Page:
PeerPoint (building-a-distributed-decentralized-internet@googlegroups.com)

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Poor Richard (Google Docs)

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Jun 6, 2012, 10:33:24 PM6/6/12
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Document I've shared PeerPoint
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Next Net group members: I've shared a Google Doc called "PeerPoint" with the group. Members have edit permission but please follow the two simple procedures mentioned at the top of the document.

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Patrick Anderson

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Jun 6, 2012, 11:37:40 PM6/6/12
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Hi PR,

What would you say is missing from this document?

I think people see my approach as too large/unrealistic because I want
to bring food and shelter into the picture so we can stop using tokens
altogether.

And so I feel very alone in my quest to merge the permaculture
movements with the free network groups - as it seems they both want to
stay in their own domain.

Let's combine user-owned housing and agriculture and basic health-care
with a user-owned network so that we can pay workers by
cross-committing skills with each other without the need to use money
within that production arena.

What say ye?

Poor Richard

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Jun 7, 2012, 1:49:08 AM6/7/12
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Efficiency is going to dictate that some peers are going to serve different distribution roles in the network. How and why they do this is critical to acceptance of any system.

Several people agreed with Curtis then and I have come to agree with him, too. The whole thread BitTorrent as distributed social network is worth reading, if you have the time, as context for what follows:

A network consisting entirely of equal and identically configured peers is not suitable for a number of the applications in the social networking and collaboration suite that I describe in the PeerPoint specification. Some peers need to have special characteristics and special distribution roles as Curtis suggested. For example, some peers need to have high-availability (always on, at least) and high-capacity (lots of storage and processing capacity), and these special peers must be widely trusted by other peers to provide various services--table look-ups, data replication, etc.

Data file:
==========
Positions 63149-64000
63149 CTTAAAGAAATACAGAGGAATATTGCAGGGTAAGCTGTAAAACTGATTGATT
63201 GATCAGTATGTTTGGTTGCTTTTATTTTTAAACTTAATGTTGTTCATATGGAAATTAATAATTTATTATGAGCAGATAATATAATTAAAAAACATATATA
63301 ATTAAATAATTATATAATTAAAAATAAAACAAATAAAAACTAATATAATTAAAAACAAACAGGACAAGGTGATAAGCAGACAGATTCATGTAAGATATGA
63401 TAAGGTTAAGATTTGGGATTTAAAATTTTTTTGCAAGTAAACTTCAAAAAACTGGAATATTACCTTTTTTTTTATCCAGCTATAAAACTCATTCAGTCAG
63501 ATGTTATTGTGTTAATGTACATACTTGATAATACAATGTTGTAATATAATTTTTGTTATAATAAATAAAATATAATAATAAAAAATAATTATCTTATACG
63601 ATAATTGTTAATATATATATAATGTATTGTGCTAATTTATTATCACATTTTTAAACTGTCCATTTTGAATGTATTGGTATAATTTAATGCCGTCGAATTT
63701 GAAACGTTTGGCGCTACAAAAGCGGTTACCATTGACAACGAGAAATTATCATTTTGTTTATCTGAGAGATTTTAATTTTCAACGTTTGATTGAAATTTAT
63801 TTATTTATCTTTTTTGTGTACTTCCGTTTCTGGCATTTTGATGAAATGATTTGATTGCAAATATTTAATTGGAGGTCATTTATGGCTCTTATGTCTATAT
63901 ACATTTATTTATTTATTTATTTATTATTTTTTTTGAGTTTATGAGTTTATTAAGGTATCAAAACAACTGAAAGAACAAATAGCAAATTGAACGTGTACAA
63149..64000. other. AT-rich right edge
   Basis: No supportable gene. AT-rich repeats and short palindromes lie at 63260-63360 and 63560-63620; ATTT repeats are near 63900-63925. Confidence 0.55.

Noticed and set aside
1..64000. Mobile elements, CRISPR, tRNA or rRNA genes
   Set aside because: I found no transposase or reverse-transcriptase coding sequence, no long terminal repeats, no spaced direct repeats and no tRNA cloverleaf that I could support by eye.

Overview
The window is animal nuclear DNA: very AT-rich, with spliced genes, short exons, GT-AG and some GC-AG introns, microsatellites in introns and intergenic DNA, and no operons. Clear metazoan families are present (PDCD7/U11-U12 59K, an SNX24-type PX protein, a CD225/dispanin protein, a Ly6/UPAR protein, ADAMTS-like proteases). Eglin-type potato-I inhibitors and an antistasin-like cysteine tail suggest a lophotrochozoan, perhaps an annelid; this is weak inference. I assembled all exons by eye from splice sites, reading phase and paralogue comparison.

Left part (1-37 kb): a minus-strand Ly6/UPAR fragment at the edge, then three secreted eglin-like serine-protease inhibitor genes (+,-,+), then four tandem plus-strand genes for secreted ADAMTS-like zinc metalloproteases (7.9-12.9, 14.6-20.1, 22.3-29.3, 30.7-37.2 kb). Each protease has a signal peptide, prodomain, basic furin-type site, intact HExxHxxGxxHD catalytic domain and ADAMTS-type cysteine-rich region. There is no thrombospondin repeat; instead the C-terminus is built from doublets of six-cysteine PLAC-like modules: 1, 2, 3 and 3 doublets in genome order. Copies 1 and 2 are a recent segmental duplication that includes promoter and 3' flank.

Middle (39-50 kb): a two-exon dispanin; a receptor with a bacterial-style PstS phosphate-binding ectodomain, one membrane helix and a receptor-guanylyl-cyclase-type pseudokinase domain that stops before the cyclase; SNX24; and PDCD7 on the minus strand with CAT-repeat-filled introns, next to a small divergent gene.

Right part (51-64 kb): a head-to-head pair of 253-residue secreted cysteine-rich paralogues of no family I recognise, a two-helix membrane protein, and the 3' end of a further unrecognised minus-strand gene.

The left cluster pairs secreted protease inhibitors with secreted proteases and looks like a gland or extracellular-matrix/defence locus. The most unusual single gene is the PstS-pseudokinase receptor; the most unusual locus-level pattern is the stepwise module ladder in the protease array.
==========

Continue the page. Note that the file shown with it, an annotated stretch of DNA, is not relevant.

I suggest (just to get the discussion started) three general categories or classes of peers:

Peer Classes (one machine might serve any combination, but typically the classes require different levels of hardware capacity and availability)
  • personal peers
  • community peers (serving special roles for a defined group of personal peers)
  • public or global peers (providing global services available to all peers)

Each peer class might have several sub-classifications:

  • trust class
explicit: classified by personal/community/public blacklists, whitelists, etc.
implicit: automatically determined by community and/or public poling or reputation metrics
  • replication class: manually rated by owner as open, public, community, closed, private, by invitation, limited, unlimited, etc.
  • availability class: configurable options might include 1) manually owner-rated as high, medium, low, average, etc. or 2) statistically measured/benchmarked

On another topic, I suggest that all the PeerPoint applications (email, social chat, project spaces, wiki pages, etc.) need to have common elements in the user interfaces to set and override default privacy and security settings at a fine level of granularity (e.g. individual emails, files, documents, comments, links, etc.).

User-configured Security settings (by content categories and by individual data items) might include:

  • encryption on/off
  • anonymity level (strong, weak, none, etc.)
  • data auto-purge conditions (under what conditions should a personal peer wipe some or all of its own data clean, or should other peers wipe all replicas of some or all content types belonging to a particular peer)

Finally, the extreme nature of some of the privacy and security options mentioned above raises the danger of 1) provoking government reaction against otherwise legal and benign private network activity and 2) potentially attracting the use/exploitation of PeerPoint technology by anti-social actors, which would exacerbate danger #1. For these reasons PeerPoint networks would need mechanisms for policing themselves against anti-social uses, perhaps including methods for segregating high and low risk activity on separate networks, and perhaps some way of trying to satisfy the minimum national security requirements of liberal democratic states as far as possible.

PR

On Wednesday, June 6, 2012 9:33:24 PM UTC-5, Poor Richard wrote:
Document I've shared PeerPoint